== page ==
By Irina Slav
When China first announced its plans to slap EV production quotas on local carmakers back in 2017, the news got a lot of coverage. The media placed emphasis on the fact that the country was already the largest EV market, and an EV quota of 10 percent would go a long way towards boosting global EV adoption, giving EV proponents one more thing to boast about.
Initially the quotas were scheduled to take effect this year, but the introduction of the quotas was postponed until 2019. With the quotas once again on the horizon, the fate of China’s EV production is poised for a change.
According to a Bloomberg analysis of the changes, EV sales in China will rise but not by a lot. Currently, Bloomberg New Energy Finance has calculated, EV sales in China represent just 3 percent of the total. By 2020, these will probably rise by one or two percentage points, which is not a lot in statistical terms, but is quite a few cars in absolute terms, given the size of the market. The reason is the rules for the quotas are complex rather than straightforward. Here’s how Bloomberg explains them:
“Vehicles are awarded credit scores depending on their green credentials, such as how far they go without needing a charge. The least eco-friendly NEV will receive a credit score of two, while the greenest will get a maximum credit of six. So, to meet the 2019 credit target of 10 percent, a carmaker producing 100,000 gasoline-based vehicles would need 10,000 credits. Those could be earned by manufacturing 2,000 cars with an NEV score each of five. If the automaker produced more than 2,000, it could sell the extra credits; fewer than 2,000, and it would need to buy credits.”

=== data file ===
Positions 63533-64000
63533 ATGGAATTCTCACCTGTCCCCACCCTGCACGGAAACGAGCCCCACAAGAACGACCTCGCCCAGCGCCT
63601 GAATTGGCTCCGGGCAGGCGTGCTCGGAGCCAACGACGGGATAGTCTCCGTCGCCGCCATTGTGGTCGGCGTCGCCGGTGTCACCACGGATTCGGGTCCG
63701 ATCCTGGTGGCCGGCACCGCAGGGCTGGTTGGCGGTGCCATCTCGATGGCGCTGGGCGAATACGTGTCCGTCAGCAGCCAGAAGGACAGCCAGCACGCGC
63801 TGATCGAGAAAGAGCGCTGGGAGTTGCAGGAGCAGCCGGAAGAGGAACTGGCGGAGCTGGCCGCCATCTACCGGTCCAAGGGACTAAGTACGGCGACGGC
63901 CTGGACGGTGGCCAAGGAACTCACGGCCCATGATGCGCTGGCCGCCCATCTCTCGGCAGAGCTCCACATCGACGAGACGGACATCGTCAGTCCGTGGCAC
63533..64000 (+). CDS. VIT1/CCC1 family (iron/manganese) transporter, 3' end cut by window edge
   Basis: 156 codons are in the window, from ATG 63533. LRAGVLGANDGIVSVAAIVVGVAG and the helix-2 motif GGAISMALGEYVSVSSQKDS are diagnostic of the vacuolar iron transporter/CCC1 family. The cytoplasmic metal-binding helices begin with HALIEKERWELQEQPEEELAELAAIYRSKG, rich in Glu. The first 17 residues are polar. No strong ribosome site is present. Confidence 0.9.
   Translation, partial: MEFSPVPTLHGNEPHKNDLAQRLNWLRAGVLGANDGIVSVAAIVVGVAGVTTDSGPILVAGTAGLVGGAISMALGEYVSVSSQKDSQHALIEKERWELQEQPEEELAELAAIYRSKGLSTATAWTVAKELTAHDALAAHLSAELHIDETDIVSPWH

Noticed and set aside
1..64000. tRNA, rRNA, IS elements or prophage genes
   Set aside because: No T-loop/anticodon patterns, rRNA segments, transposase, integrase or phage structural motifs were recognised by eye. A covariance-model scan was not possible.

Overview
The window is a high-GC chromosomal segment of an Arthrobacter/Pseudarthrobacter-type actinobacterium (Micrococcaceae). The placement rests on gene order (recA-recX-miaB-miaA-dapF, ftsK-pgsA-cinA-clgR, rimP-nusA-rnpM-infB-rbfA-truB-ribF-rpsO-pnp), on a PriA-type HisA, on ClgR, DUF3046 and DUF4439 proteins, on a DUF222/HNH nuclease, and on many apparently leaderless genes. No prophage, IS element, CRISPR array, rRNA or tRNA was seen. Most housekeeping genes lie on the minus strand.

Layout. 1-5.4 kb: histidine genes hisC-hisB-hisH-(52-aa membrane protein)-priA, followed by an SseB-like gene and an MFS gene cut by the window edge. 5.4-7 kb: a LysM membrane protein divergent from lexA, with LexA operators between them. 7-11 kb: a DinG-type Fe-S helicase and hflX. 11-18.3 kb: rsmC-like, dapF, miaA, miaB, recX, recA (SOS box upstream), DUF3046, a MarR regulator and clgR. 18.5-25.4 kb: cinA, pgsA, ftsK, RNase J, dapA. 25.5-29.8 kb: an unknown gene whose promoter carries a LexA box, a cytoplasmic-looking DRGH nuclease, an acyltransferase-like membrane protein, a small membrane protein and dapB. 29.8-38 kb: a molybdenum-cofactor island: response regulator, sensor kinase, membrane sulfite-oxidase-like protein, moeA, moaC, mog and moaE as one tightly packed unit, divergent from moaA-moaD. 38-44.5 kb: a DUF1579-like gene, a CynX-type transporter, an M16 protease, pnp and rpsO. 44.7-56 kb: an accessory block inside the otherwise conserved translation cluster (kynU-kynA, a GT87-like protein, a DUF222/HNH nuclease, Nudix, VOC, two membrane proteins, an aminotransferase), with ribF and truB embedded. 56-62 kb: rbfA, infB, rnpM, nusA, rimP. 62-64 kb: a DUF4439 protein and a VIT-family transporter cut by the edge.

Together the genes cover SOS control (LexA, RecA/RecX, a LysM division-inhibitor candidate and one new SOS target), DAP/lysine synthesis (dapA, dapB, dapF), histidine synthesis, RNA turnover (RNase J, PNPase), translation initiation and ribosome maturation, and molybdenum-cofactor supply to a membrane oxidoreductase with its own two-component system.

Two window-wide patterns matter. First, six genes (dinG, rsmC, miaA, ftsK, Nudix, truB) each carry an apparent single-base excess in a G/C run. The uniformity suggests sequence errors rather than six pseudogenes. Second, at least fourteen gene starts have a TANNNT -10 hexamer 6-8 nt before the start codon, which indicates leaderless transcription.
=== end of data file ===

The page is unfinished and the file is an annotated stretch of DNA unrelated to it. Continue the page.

Besides opening up a potentially lucrative market similar to the carbon emissions one, the changes will boost the sales of companies that already make EVs, as common sense would suggest. It will also benefit foreign carmakers that have been vying for a larger presence on the Chinese market as long as they manufacture EVs that comply with the requirements set for EV credit awards. This could be tougher for some international majors who have mostly relied on gasoline and diesel cars for their Chinese sales, but if what these same carmakers are saying about their ambitious EV goals comes to pass—think VW and its planned 20+ EV lineup—then they should have no trouble securing a piece of the growing EV pie in the country.
Something else carmakers would need to consider, however, is the fact that Beijing has plans for EFV subsidies as well. As Jack Perkowski noted in a Forbes story from July, in 2017 alone the Chinese government spent US$7.7 billion in EV subsidies last year alone. The more EVs are made, the more it would have to spend on subsidies, so a wean-off is definitely in order. And Beijing is considering it, too: subsidies for what Beijing calls new energy vehicles, or NEVs, are to be phased out by 2021.
This puts carmakers in an interesting, if not challenging, position. They would have to come up with ways to make their EVs cheaper, and fast, to survive in the new no-subsidy environment. Some are, again, better prepared than others. Large Chinese carmakers, for example, who have been putting a lot of money and thought into EVs, will probably have the advantage over VW and Ford, at least initially. But international carmakers tend to have the means and money to pour into technology advancements that would improve their chances to compete with the locals. Whether they would succeed in making the best use of these resources is yet to be seen.
In any case, those that have hailed the change in Chinese EV legislation as the single biggest step forward to a cleaner-air future are right to do so. Earlier this year, as of April, Chinese car sales represented more than a third of all car sales globally. The more of these that are electric, the better, from the perspective of the air-breathing carbon-based life form humans are. Let’s just see if compliance with the groundbreaking regulation goes as smoothly as everyone hopes.